Cybersecurity isn't usually a core job responsibility for IT operations engineers. Still, to say IT engineers don't need to know much about cybersecurity would be like saying chefs don't need to understand how the front end of a restaurant operates, or painters don't need to know how to patch holes in walls.
Indeed, today more than ever, IT engineers need to be able to think and act like cybersecurity experts, if they want to help stop the ever-increasing slew of cyberattacks that businesses face.
Toward that end, let's take a look at key cybersecurity skills, tools, and concepts that IT engineers should understand. Even if ITOps teams are not the primary "owners" of any of these types of cybersecurity domains, they should understand how they work and how they relate to core IT operations processes.
Cloud Infrastructure Security
It turns out that a significant number — more than 10% — of modern cybersecurity breaches aren't caused by actual security vulnerabilities. Instead, they result from cloud configuration errors, such as insecure access control policies or a lack of encryption, that allow attackers to intrude into cloud environments without really having to try that hard.
If, for example, you accidentally make an S3 bucket that contains sensitive data available to the internet at large, no one really has to "hack" you in the traditional sense to steal your data. You've already put it out in the open for them to take as they please.
Since IT engineers are typically the people who configure cloud environments, understanding these risks, and how to manage them, is a critical cybersecurity skill for anyone who works in IT. This is why IT operations teams should learn the ins and outs of cloud security posture management, or CSPM, the discipline of tools and processes designed to help mitigate configuration mistakes that could invite security breaches.
They should also understand cloud infrastructure entitlement management, which complements CSPM by detecting types of risks that CSPM alone can't handle.
IT engineers also often take the lead in designing and configuring networks, especially at smaller organizations that don't have a dedicated network engineering team in place.
Without a deep understanding of the security implications of network architectures, IT operations teams are apt to make security mistakes. That's especially true given the highly complex nature of modern networks, which typically involve a variety of abstractions like VPNs, virtual private clouds, network peering configurations, and so on.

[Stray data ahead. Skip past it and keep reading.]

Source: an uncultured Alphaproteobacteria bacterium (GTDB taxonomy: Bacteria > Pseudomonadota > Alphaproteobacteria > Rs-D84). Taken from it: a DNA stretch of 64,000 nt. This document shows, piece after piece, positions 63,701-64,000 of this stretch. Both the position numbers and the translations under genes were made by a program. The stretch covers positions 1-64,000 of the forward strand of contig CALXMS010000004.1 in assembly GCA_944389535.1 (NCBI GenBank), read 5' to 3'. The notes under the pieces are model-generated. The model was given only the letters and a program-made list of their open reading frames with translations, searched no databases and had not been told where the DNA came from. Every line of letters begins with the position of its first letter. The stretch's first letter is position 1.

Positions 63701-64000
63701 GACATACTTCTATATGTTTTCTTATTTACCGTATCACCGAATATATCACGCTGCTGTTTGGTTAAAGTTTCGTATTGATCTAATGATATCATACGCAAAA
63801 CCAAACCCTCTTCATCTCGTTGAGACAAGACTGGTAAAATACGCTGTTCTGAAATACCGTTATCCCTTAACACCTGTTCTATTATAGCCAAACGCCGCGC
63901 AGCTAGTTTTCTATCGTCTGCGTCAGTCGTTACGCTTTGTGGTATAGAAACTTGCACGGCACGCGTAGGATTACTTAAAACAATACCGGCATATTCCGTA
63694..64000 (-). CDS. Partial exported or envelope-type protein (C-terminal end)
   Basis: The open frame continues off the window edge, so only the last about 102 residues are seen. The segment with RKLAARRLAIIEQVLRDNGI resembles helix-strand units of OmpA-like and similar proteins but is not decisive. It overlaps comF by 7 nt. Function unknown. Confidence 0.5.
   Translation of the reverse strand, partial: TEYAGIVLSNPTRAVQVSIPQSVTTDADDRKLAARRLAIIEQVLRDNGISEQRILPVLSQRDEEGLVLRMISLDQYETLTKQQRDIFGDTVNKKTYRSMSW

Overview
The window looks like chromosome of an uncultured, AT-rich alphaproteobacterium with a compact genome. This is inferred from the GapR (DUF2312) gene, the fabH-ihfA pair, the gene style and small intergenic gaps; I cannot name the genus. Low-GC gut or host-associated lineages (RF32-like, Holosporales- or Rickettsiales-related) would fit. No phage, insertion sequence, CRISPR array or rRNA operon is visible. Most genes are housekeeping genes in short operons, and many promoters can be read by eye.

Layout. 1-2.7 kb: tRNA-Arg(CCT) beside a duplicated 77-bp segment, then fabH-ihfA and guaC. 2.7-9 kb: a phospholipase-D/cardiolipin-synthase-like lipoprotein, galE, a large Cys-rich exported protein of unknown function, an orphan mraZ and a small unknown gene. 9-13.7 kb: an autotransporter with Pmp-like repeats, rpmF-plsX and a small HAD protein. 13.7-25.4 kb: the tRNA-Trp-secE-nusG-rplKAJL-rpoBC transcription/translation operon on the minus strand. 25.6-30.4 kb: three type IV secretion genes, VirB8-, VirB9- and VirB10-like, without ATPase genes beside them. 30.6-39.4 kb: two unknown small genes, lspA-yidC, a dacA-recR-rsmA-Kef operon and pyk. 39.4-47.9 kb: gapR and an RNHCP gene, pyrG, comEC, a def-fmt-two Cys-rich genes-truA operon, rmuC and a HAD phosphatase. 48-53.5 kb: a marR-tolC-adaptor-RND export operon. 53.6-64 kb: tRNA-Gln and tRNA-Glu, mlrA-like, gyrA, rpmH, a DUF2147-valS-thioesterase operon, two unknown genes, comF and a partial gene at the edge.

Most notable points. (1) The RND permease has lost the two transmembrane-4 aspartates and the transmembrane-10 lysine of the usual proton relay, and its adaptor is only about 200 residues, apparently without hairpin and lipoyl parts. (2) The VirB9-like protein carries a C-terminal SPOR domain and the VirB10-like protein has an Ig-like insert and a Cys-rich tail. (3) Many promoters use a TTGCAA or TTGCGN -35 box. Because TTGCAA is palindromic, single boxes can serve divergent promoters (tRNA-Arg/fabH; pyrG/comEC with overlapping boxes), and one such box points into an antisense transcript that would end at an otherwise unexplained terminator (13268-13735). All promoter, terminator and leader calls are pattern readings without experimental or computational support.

So, even if network security isn't an IT engineer's primary area of focus, one of the crucial cybersecurity skills ITOps teams should possess is knowing how to strengthen network security, even in today's "perimiterless" world.
Even well-designed networks that resist intrusion can be vulnerable to distributed denial of service, or DDoS, attacks, which aim to take workloads offline by overwhelming them with illegitimate network requests.
To keep workloads operating reliably then, IT operations engineers should have at least a working knowledge of anti-DDoS techniques and tools.
Typically, anti-DDoS strategies boil down to deploying services that can filter and block hosts that may be trying to launch a DDoS attack. Those services can often be obtained from cloud providers, or from third-party platforms that specialize in DDoS protection.
Much more so than developers or security engineers, IT engineers often serve as the interface, so to speak, between end users and IT systems.
This means that IT engineers are in a special position to help mitigate security risks that could arise from end-user mistakes — such as falling victim to phishing schemes or failing to follow best practices for password management.
Thus, learning the role that end users play in cybersecurity and devising ways to enforce best practices among them should be a focus of IT teams.
That's why, even if IT engineers don't actually use SIEMs and SOARs (instead, that task usually falls to security experts), the IT team should at least have an understanding of which types of data enable security analytics, how it is collected, and what IT engineers can do to ensure that such data is always available and of high quality.
There are other cybersecurity domains (such as application security, which is something developers should know more than IT engineers) that don't overlap as much with IT engineers' responsibilities and skills.
But when it comes to those security domains that do closely relate to IT, IT engineers should have a basic understanding — if not full mastery — of which risks their organizations face and which tools and practices can address them.